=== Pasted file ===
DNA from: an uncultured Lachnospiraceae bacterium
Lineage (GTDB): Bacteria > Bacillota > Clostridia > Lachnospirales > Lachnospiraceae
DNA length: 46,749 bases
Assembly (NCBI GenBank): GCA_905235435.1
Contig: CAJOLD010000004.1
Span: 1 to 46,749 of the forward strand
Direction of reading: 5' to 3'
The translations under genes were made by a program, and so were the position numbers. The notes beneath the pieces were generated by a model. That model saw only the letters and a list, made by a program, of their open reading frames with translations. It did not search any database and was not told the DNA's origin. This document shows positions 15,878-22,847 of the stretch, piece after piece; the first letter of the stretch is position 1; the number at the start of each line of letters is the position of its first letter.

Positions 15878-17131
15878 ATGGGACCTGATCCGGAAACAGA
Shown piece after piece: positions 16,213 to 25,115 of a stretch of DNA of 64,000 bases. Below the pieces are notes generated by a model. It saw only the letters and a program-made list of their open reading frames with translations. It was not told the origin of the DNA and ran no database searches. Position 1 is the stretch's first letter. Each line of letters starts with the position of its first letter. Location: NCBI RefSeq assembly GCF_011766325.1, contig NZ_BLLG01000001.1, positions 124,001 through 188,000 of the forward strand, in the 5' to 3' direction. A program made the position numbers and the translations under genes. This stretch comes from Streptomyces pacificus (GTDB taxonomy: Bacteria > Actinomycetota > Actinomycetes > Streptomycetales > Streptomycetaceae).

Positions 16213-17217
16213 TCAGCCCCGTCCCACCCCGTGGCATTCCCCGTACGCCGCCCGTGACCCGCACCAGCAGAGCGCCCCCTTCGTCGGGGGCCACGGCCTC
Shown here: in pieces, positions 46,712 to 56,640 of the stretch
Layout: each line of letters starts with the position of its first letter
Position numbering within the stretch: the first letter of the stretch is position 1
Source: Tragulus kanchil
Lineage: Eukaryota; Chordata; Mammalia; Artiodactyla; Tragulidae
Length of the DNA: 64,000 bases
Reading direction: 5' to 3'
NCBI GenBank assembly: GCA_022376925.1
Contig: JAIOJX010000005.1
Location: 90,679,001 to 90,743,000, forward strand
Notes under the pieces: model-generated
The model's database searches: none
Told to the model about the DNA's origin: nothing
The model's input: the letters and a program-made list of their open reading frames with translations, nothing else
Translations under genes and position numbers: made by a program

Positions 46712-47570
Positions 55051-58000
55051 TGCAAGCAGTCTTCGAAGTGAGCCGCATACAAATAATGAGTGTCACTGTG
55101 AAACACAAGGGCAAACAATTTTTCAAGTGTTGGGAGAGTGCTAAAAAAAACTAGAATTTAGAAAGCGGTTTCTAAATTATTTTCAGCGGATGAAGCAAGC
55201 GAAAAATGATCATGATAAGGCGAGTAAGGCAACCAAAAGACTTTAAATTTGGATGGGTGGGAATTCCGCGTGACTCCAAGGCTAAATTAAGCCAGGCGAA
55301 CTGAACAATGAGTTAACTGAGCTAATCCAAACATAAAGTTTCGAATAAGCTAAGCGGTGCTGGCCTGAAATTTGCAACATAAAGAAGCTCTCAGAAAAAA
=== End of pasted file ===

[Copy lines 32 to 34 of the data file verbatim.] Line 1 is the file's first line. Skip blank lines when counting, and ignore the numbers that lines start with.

55101 AAACACAAGGGCAAACAATTTTTCAAGTGTTGGGAGAGTGCTAAAAAAAACTAGAATTTAGAAAGCGGTTTCTAAATTATTTTCAGCGGATGAAGCAAGC
55201 GAAAAATGATCATGATAAGGCGAGTAAGGCAACCAAAAGACTTTAAATTTGGATGGGTGGGAATTCCGCGTGACTCCAAGGCTAAATTAAGCCAGGCGAA
55301 CTGAACAATGAGTTAACTGAGCTAATCCAAACATAAAGTTTCGAATAAGCTAAGCGGTGCTGGCCTGAAATTTGCAACATAAAGAAGCTCTCAGAAAAAA